Lenabasum effective, well tolerated in refractory dermatomyositis
In the treatment of patients with refractory cutaneous dermatomyositis, the cannabinoid receptor type 2 agonist lenabasum yields good outcomes in terms of efficacy and safety, as indicated by improvements in disease activity and no increased risk of serious or severe adverse events, according to the results of a phase II study.
The study included 22 adult patients with at least moderately active dermatomyositis skin activity, as defined by Cutaneous Dermatomyositis Disease Area and Severity Index (CDASI) activity of ≥14 and failure or intolerance to hydroxychloroquine. They were randomized to treatment with either lenabasum 20 mg daily for 28 days, then 20 mg twice a day for 56 days (n=11) or placebo (n=11).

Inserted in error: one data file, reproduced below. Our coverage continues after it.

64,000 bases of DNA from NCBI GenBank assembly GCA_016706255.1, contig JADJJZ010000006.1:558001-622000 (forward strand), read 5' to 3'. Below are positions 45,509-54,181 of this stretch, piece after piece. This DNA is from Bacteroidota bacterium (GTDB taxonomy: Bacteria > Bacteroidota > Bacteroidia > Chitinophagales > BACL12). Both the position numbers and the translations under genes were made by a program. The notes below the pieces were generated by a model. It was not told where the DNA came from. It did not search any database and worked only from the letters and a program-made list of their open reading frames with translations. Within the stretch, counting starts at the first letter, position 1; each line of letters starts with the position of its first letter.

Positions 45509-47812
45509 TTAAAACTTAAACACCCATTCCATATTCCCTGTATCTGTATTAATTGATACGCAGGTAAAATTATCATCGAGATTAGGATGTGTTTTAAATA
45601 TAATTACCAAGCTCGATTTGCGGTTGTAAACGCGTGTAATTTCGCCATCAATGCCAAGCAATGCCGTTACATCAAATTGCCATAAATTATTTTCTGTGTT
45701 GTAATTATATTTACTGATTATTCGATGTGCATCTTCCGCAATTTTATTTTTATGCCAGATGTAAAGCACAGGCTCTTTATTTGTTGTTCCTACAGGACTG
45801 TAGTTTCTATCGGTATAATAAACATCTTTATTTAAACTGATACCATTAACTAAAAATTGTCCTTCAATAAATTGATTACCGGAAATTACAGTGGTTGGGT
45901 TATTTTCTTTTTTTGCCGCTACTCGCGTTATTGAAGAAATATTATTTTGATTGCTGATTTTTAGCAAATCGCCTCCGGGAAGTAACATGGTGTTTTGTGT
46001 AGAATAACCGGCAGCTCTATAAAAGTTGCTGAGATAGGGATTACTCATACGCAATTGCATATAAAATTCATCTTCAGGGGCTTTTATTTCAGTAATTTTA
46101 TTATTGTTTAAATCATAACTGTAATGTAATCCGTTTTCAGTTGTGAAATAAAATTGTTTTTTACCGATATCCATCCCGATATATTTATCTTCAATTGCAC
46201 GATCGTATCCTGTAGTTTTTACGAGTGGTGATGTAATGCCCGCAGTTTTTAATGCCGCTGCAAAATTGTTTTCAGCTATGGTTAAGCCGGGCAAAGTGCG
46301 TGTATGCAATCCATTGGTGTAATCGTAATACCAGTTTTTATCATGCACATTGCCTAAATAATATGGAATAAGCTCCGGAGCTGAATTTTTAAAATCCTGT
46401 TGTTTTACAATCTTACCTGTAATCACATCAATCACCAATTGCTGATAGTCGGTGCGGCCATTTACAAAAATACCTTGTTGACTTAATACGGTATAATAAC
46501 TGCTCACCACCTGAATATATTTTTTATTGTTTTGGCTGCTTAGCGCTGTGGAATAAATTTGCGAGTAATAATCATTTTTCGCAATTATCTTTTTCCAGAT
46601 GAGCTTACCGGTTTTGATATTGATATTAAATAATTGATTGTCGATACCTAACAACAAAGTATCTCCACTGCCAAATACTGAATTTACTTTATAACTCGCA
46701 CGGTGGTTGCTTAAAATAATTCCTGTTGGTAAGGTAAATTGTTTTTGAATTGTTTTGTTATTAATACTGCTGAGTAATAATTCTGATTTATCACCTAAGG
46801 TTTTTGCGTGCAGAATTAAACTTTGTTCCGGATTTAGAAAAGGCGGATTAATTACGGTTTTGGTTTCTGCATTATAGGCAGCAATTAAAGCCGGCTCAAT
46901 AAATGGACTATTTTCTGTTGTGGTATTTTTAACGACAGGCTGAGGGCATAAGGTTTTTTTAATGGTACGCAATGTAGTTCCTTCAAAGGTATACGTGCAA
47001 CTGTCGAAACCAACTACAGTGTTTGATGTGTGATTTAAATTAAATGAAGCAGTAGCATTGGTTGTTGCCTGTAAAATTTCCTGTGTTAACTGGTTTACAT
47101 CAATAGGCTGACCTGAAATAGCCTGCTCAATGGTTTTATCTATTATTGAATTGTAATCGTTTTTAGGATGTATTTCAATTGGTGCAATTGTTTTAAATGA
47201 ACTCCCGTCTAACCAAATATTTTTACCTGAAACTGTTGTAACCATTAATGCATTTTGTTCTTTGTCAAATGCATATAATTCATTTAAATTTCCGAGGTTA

Researchers designated change in CDASI activity as the primary endpoint. They also assessed safety and other secondary efficacy assessments up to day 113.
There were no documented serious or severe adverse events associated with lenabasum. Moreover, none of the patients who received the drug discontinued treatment.
Compared with placebo, lenabasum produced a greater reduction in the adjusted least squares mean for CDASI activity, and the difference was pronounced at day 113 (least squares mean [SE] difference, –6.5; p=0.038). In addition, the study drug conferred numerically greater improvements in multiple secondary efficacy outcomes and biomarkers.